Half a million young savers and first-time buyers risk facing hefty fines to access their savings under the Government’s Lisa scheme, Martin Lewis has warned.
The MoneySavingExpert founder said that had a private firm acted in a similar way, it would “be getting close to mis-selling”.
The Government savings plan for younger first-time buyers boosts deposits by 25pc when they are used for a home.
But the £450,000 threshold for a property to qualify has been frozen since the scheme launched in 2017, while UK house prices have grown by 35pc. If the threshold had risen, it would now be £607,500.
It means that savers who can’t find a suitable property under the threshold face a penalty of 6.25pc, leaving them with less than they put in.
Mr Lewis said: “Savers had a legitimate expectation that – over six years, amid huge house price inflation – under a fair system there would have been some uprating to the maximum house purchase limit.
“Without it, a chunk face being priced out, having to spend more on a property, and then having to pay the state a fine to access the money they’d put aside for a deposit. Then, to take the biscuit, the fact they then have a reduced deposit can decrease the value of the mortgage they will be accepted for.”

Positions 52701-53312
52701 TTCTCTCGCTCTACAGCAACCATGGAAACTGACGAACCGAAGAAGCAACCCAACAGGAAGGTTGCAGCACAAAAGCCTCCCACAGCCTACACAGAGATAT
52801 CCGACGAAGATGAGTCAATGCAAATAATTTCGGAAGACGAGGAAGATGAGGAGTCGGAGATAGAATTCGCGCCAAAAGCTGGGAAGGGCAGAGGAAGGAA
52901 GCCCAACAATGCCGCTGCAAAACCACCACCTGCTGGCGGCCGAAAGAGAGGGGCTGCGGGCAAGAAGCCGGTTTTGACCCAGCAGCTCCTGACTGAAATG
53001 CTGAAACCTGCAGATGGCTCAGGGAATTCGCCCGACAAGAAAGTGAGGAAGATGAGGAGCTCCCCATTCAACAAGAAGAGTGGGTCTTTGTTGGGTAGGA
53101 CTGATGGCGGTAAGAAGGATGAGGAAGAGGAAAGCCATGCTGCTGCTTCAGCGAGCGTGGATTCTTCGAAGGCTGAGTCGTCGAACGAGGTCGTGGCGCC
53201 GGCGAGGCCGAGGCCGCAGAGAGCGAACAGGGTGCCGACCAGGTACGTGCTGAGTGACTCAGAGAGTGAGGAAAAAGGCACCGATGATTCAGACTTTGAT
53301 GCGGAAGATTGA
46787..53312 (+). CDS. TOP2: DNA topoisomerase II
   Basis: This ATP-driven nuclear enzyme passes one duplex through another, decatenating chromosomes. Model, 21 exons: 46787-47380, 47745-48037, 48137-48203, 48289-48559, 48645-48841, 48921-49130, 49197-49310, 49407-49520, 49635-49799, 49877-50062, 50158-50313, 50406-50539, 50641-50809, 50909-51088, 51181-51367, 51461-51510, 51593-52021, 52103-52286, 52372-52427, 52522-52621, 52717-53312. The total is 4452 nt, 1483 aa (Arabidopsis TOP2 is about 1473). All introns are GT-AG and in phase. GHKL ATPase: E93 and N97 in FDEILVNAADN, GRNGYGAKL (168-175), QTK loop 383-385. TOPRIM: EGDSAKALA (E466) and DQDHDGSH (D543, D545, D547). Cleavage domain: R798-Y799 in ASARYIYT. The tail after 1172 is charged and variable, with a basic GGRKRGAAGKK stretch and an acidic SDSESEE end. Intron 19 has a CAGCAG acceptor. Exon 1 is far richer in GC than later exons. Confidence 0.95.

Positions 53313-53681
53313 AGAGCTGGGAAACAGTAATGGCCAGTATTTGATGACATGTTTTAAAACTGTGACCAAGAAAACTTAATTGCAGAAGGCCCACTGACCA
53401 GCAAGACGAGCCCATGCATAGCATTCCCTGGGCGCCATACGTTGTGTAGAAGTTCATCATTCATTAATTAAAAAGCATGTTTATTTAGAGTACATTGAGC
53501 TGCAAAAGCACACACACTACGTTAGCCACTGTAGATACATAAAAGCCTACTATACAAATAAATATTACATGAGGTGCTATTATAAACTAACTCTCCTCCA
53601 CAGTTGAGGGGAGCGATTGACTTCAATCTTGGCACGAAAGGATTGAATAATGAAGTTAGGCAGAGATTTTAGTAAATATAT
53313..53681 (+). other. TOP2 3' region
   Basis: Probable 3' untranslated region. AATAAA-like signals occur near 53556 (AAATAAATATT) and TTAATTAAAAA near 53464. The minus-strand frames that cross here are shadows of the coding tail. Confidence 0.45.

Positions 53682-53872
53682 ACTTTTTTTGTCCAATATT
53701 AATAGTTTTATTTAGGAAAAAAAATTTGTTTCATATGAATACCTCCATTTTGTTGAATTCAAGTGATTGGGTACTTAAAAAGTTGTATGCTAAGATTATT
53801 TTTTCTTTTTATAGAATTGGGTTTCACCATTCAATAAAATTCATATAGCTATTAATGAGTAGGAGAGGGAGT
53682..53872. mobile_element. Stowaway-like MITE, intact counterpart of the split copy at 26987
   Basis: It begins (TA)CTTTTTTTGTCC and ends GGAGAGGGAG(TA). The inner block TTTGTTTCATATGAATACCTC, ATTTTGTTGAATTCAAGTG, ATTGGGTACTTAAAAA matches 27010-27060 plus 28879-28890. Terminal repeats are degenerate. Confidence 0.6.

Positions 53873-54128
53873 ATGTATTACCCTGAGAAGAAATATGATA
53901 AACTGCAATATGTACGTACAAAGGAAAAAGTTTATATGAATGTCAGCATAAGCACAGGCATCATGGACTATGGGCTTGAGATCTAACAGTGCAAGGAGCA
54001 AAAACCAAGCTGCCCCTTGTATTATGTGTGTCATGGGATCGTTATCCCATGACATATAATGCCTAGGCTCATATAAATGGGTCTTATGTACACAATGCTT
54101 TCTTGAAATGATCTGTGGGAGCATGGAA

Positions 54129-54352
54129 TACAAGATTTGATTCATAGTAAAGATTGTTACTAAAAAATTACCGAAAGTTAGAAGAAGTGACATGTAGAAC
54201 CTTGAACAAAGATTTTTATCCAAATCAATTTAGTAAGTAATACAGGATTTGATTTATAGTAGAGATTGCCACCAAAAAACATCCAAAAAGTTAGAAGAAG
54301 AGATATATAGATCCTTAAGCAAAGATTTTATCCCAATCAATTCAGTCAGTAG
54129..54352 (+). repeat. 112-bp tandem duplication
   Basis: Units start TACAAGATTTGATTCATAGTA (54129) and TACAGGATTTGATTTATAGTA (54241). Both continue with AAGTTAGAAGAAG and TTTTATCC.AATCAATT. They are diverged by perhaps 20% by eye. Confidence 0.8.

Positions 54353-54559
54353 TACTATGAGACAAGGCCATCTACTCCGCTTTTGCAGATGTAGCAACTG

MoneySavingExpert has sent a report to the Treasury and the Financial Conduct authority, urging the Government to update the rules.
Mr Lewis said: “The changes we’re asking for – either ditching the fine for those buying houses that no longer qualify or increasing the threshold, or both – are simple, easy to put into practice and would cost a relatively small amount in Government terms.”
The consumer advocate website wants the Government to either raise the threshold to £607,500 and then index-link it to future house price growth or remove the penalty.
Half a million people aged 18 to 39 have made use of the savings scheme since its launch in 2017. Savers can save up to £4,000 a year, receiving a 25pc boost resulting in a bonus of up to £1,000. For many, it is now emerging as a false economy however, with the only way to avoid the penalty being to put the money towards a pension instead.
Jess Rostron, a 38-year-old architect from London, found the scheme “disappointing and frustrating” when she was ready to buy last year after saving into it for four years.
She said: “A £450,000 limit seemed like a reasonable cap for a first-time home in London when LISAs launched, but now it’s not. I feel I’m trying to use a Government scheme for exactly what it was intended for, but can’t.”
Ms Rostron had saved £18,800 but would lose £4,700 in capital, interest and bonuses, leaving her £940 worse off than had she not used the scheme. She chose to rent for longer rather than buy over the threshold.